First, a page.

I’m just getting word that Tibetan environmental activist Karma Samdrup has been sentenced to 15 years over bogus charges of political activities that defy even the cynical standards of the Chinese government’s crackdown in Tibet.
Andrew Jacobs of the New York Times had a great piece on Karma Samdrup and his brothers, as well as other instances of the Chinese government’s crackdown on Tibetan intellectuals, artists, and activists. I’ve seen a lot of crazy cases where the Chinese government drums up charges against Tibetan political figures, but the Samdrup case goes so far beyond what even the CCP does, that it is truly Kafka-esq. What makes it particularly remarkable is that Samdrup is a wealthy art dealer and environmentalist who is widely known in China and viewed as someone who has really worked within the system and did not engage in politics.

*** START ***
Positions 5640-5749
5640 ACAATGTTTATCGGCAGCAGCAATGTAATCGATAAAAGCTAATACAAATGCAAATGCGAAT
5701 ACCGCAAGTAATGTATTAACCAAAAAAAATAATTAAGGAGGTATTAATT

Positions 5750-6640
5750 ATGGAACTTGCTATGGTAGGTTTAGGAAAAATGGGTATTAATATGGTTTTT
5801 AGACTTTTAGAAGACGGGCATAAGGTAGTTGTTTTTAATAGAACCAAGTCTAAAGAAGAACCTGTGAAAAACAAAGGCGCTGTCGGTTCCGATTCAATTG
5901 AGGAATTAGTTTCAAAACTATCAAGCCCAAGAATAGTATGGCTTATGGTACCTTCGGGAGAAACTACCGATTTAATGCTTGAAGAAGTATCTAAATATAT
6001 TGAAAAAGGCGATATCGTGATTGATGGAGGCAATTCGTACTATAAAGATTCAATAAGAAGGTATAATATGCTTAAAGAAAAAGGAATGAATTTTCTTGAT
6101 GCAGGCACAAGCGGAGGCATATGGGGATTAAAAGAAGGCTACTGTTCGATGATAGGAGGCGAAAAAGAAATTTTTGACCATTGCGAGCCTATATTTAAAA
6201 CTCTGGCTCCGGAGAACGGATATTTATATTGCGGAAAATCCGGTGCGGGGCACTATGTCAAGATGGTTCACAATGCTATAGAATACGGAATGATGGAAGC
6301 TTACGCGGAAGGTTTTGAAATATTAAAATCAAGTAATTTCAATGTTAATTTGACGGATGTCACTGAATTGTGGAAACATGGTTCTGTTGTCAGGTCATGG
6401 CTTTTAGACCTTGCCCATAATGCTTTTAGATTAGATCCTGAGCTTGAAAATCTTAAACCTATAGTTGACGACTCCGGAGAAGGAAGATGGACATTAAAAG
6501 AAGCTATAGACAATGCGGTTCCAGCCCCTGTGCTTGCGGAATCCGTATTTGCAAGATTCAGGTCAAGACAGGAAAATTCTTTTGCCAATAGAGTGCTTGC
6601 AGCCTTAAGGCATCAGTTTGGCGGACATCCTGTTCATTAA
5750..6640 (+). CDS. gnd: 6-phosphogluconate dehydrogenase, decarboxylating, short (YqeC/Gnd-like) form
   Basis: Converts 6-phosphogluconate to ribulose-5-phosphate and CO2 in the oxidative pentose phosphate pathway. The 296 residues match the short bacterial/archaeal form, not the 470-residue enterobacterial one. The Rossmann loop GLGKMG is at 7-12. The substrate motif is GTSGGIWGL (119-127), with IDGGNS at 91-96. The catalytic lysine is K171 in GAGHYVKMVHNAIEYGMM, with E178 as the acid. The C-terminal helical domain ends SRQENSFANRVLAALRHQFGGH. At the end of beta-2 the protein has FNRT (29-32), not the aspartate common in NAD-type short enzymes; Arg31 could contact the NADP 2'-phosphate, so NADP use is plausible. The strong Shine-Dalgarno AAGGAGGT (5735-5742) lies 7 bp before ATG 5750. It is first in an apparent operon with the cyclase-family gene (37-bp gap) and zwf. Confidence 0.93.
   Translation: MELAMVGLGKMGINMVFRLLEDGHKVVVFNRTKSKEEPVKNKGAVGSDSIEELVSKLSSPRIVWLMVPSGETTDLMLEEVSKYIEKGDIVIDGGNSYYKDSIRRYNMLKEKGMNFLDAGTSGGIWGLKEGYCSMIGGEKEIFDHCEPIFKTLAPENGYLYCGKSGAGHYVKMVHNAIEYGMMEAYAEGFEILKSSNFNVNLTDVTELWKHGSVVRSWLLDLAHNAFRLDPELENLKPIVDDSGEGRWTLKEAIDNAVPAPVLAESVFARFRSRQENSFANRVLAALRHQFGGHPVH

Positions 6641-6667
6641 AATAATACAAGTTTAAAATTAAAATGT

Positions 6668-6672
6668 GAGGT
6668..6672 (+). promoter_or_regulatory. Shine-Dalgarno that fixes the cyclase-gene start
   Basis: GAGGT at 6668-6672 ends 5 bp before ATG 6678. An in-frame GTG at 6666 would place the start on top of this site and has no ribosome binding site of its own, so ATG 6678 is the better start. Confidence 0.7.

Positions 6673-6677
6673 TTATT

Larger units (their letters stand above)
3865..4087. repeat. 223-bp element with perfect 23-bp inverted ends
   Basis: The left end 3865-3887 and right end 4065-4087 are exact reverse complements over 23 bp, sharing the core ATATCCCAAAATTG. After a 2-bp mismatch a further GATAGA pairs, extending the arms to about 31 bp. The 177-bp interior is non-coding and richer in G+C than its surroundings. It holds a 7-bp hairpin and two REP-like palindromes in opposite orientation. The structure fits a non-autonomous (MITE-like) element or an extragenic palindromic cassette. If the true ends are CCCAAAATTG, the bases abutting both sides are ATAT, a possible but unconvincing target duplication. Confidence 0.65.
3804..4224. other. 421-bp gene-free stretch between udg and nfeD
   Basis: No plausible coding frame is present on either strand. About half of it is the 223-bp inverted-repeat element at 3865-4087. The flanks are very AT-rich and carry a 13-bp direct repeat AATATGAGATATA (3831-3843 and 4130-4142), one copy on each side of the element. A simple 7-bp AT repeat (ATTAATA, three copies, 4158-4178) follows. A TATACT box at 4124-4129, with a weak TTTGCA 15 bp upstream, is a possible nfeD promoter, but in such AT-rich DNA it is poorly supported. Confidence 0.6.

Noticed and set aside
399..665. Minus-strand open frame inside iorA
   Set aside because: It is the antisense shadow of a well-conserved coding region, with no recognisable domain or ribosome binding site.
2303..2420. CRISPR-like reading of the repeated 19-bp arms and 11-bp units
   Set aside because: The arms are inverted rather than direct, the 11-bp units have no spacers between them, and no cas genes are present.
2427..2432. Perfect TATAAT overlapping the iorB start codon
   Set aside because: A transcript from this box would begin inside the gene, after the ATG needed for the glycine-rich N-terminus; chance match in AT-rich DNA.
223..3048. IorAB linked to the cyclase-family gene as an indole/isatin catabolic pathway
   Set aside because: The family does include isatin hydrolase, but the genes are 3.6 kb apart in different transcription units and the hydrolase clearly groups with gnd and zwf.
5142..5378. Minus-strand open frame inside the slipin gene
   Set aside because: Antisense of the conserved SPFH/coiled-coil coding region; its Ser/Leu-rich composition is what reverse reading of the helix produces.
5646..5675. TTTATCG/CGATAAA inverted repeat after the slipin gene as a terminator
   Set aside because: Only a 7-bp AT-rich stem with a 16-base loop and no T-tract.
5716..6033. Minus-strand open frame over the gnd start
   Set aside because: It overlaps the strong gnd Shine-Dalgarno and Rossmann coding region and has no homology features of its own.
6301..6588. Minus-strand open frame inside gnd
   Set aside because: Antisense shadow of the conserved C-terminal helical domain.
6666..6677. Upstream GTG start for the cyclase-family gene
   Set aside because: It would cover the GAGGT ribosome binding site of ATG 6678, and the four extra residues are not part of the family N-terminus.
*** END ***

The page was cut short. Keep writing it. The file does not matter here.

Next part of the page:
Kate Saunders of the International Campaign for Tibet summed up what’s happening with the current crackdown well:
Kate Saunders of the International Campaign for Tibet said the recent arrests of about 50 poets, bloggers and songwriters represented the most concerted attack on the educated and artistic elite since the Cultural Revolution ended in 1976.
“It appears that almost any expression of Tibetan identity can be categorized as separatist or reactionary,” she said in an interview from London. “These are not angry monks raising their fists in protest but people working within the system who are engaged in work that’s essential for a healthy civil society.”
What is also remarkable is the extent to which a number of the recent cases of China detaining and jailing Tibetans have received a fair deal of international attention, including that of the writer Shogdung, the musician Tashi Dhondup, the blogger Kunchok Tsephel, and the film maker Dhondup Wangchen.
The Chinese government is petrified of Tibetans. That much is clear. What is frightening is that they are more scared of Tibetans than what the outside world thinks of their actions. Though, that may be a statement about how little the West is willing to pressure the Chinese government on human rights and political prisoners.